ACT plans walks, oath ceremonies
The Action Coalition for Thailand Party (ACT) on Wednesday announced its plan to carry out an activity described as "walks to pay respect to the land", which begins on Thursday in Bangkok.
Thaweesak Na Takuathung, secretary-general of the party, said the walks have already been approved by the Election Commission (EC).
The activity was a resolution made by the party's co-founders, who recently met after the EC endorsed ACT's registration, he said.
The first walk will be to the statue of King Rama I on Prajadhipok Road in Bangkok's Phra Nakhon district, where the party plans to hold an oath ceremony before moving on to meet people in Worachak and nearby areas, he said.
The ACT also plans to carry out similar walks in Sukhumvit on Thursday.
Other walks are planned in the Yaowarat area on Saturday, along Silom on Monday, in both Sathon and Bang Rak on Tuesday, and then Pratunam on Wednesday.
Next month, similar walks will be organised for the eastern provinces, beginning with Chanthaburi province, he said.
The party has also planned another walk in Yala province's southernmost district in Betong on Nov 30, said Samran Rodpetch, a party co-founder.
Meanwhile, former national police chief Sereepisuth Temeeyaves, who is now the leader of the Thai Liberal Party, or Seri Ruam Thai, on Wednesday vowed to pursue the dissolution of a dictatorship hidden beneath the veil of a democratic party.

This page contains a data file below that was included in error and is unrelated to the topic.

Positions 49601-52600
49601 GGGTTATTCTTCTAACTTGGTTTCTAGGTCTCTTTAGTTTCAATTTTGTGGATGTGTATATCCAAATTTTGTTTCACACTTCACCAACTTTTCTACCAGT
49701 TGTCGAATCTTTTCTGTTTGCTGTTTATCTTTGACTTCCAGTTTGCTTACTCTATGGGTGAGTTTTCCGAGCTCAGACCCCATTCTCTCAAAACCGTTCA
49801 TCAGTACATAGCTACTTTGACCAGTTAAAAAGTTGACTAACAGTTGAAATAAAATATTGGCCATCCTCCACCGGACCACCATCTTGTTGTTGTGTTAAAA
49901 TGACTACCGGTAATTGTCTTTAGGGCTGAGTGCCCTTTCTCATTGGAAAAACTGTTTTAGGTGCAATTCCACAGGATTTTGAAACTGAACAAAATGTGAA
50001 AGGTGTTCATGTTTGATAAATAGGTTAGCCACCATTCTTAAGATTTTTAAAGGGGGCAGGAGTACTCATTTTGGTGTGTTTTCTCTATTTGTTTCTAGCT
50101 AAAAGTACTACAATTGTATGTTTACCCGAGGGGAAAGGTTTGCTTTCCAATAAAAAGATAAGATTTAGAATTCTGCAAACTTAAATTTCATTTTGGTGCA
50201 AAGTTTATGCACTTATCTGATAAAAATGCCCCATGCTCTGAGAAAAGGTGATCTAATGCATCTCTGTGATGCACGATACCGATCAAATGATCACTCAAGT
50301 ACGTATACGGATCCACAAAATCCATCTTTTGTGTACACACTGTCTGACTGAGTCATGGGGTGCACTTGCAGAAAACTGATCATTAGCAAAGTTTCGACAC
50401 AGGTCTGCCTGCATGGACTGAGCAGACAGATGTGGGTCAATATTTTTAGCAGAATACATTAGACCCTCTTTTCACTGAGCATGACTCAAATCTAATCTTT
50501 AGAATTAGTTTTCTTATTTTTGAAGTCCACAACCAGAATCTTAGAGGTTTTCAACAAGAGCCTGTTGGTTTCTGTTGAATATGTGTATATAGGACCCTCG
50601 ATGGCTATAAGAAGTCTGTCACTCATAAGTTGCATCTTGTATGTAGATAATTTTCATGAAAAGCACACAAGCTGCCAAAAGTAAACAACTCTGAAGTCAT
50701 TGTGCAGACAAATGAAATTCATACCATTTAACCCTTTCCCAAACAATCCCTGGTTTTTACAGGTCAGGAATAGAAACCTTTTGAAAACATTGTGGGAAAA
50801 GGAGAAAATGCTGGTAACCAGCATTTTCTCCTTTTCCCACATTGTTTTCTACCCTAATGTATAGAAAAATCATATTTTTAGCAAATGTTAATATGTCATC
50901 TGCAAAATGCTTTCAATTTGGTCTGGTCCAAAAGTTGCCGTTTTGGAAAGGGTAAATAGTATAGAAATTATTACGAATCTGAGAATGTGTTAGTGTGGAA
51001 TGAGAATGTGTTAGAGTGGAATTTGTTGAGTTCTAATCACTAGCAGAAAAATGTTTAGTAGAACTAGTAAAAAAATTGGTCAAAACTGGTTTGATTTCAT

He stopped short of naming the party he accused of being pro-dictatorship, but instead hinted that the party was formed by four people in the current regime.
Pol Gen Sereepisuth said that the upcoming general election would be plagued with the worst electoral fraud that Thailand has ever seen, saying that such fraud was already evident since the drafting of the charter, the referendum on the draft of the charter, as well as in the drafting of organic laws related to the election.
When asked whether or not the Thai Liberal Party is affiliated with the Pheu Thai Party, Pol Gen Sereepisuth said his party is ready to work with any political parties that believe in and practise real democracy.
He also said that he is confident that his party would gain as many as 80 seats in parliament, and that he is ready to take on the role of being Thailand’s next prime minister.
He added that the country will be plunged into yet another political crisis if Prime Minister Prayut Chan-o-cha returns as prime minister after the election, as the new government would not be able to run the country.
"So why vote [for the pro-regime camp]?" he said.